What can you expect for your baby’s position at any given week in pregnancy?
Before 24 weeks and sometimes to 28 weeks, the baby is often in the transverse lie. The baby floats in the womb and until the head grows heavy with all those baby thoughts, the baby may not be in a vertical lie (up and down) until 6 or even 7 months. Some of these babies then flip breech but most go head down (cephalic).
Sometime between 26 to 28 weeks most breeches flip head down. When a breech baby first goes head down, they almost always settle down on the mothers right side first. 
A common right-sided position for the baby at this stage is called Right Occiput Transverse. In this case, transverse means baby is facing the side since the other word, “occiput” precedes transverse. For some women baby is on the right side only a few days, for others it will be some weeks and maybe their babies never go to the left.
With balance, and the increasing hormones of pregnancy to soften the abdominal muscle fibers, the baby will 
settle Left Occiput Transverse or Left Occiput Anterior. Sometimes it takes labor to make this happen these days. Ideally, baby is in their final position for birth by week 34 of pregnancy.
For the mama with a twist in her lower uterine segment or other pelvic torsion, the baby may not switch to the left without daily body balancing activities and sometimes, needing professional body work to make it happen.
These women are untwisting lower uterine torsion, and increasing balance for the womb and pelvic floor.  Fetal repositioning to a left-sided presentation can happen when the twist unwinds. Keeping the torsion from returning also may take a few daily activities and good maternal body mechanics.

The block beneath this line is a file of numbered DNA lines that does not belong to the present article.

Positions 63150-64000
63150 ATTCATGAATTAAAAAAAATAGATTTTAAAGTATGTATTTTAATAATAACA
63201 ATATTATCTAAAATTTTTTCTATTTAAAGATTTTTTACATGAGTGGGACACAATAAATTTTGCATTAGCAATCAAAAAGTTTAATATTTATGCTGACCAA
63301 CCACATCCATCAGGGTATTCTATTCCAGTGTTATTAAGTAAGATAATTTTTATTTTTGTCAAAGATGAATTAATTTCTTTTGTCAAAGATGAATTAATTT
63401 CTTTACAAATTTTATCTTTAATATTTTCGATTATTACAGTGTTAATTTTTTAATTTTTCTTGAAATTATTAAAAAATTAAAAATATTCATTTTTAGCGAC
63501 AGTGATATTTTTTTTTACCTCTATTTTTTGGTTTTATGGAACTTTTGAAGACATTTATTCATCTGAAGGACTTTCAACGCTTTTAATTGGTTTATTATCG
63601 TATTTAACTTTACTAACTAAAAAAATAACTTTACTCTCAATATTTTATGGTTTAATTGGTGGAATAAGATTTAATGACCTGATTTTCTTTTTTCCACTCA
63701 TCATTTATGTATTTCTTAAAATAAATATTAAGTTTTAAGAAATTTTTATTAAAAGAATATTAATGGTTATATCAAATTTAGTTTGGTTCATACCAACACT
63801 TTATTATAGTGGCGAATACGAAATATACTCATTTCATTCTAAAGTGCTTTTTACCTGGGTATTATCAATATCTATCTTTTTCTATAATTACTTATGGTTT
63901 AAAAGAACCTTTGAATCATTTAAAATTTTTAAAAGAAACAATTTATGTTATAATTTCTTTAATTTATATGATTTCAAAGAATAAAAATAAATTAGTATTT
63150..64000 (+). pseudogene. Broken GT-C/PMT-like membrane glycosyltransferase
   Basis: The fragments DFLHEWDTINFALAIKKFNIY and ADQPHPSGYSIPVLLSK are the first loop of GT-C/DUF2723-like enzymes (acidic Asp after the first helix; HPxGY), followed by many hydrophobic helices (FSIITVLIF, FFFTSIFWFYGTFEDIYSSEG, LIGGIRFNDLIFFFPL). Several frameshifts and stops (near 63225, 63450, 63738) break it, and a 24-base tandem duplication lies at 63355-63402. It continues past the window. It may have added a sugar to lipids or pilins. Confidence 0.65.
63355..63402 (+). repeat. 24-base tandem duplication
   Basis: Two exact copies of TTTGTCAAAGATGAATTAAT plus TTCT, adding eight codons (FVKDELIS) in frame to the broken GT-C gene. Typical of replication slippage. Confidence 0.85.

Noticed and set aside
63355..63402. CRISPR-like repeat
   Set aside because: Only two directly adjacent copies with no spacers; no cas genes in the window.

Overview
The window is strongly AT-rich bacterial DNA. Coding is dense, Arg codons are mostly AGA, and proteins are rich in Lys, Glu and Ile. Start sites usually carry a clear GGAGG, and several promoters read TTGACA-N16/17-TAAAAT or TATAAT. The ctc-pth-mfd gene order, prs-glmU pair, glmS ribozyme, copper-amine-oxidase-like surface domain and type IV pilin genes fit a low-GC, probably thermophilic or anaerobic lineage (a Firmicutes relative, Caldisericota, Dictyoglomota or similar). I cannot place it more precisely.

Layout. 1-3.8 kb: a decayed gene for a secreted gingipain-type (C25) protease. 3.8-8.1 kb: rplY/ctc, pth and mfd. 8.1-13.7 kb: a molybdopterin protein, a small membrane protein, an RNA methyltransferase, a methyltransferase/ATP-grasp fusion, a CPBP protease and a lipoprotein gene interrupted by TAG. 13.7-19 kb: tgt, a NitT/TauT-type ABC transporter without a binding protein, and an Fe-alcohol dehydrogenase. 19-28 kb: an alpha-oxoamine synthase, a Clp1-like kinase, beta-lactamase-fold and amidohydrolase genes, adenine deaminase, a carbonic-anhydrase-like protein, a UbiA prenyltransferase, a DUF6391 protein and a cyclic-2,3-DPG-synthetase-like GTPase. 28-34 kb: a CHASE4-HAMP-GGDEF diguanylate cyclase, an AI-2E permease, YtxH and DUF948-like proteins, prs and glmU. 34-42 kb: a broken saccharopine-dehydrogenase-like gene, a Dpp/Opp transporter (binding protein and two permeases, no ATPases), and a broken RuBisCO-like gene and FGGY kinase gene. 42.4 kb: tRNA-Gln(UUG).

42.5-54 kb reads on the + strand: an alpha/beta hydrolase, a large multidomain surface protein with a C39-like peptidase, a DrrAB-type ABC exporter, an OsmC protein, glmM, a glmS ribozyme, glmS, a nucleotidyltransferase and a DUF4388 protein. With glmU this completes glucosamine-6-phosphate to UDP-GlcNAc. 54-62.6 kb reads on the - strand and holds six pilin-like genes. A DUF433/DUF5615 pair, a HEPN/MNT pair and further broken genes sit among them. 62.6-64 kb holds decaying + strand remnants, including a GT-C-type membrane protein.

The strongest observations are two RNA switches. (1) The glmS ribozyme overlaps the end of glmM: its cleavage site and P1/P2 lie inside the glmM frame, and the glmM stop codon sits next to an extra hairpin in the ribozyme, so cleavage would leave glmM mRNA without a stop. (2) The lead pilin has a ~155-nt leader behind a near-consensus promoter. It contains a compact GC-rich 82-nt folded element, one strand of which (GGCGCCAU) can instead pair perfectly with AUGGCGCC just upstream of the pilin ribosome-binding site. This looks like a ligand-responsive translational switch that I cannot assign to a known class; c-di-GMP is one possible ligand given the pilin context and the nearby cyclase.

Few people, even providers, know this path of baby positions. Why? Because: 
A.) Fetal position changes are not observable with the eye, 
B.) Fetal position changes don’t happen with the same timing or exactly this way for everyone, and 
C.) Flexion and Extension are often not considered to be associated with left and right since there are a few exceptions confusing the picture.  
People, even providers, think much of fetal position and repositioning is random, that babies are head down only because of gravity and often ignore uterine “balance” which effects shape, except in the extreme cases of bicornate uterus or something on the level of variation that can’t easily be ignored. They aren’t aware of right obliquity, even though it was in the obstetrical literature in the 1800s and before. 
Right obliquity is what makes the baby have 
a long, straight back and lifted chin aiming the top of the head into the pelvis when on the right 
and gives the nice, curved flexion aiming the crown of the head down when on the left. 
“Balance” is what allows the uterus the most room for the baby to move to the left. Gravity would encourage baby to settle on the left whenever, and for as long as, there is room is available for baby to rotate. Uterine surges encourage rotation as labor strengthens when there is enough balance for strong contractions to overcome the slight bit of torsion. The first job of labor is to help baby into the pelvis. See more about Engagement in pregnancy or Engagement in Labor at  SpinningBabies.com
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